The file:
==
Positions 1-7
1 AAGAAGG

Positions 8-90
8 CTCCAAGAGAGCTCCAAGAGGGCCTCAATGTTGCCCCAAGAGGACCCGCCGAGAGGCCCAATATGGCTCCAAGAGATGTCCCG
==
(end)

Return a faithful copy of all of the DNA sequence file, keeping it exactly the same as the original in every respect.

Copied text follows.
Positions 1-7
1 AAGAAGG

Positions 8-90
8 CTCCAAGAGAGCTCCAAGAGGGCCTCAATGTTGCCCCAAGAGGACCCGCCGAGAGGCCCAATATGGCTCCAAGAGATGTCCCG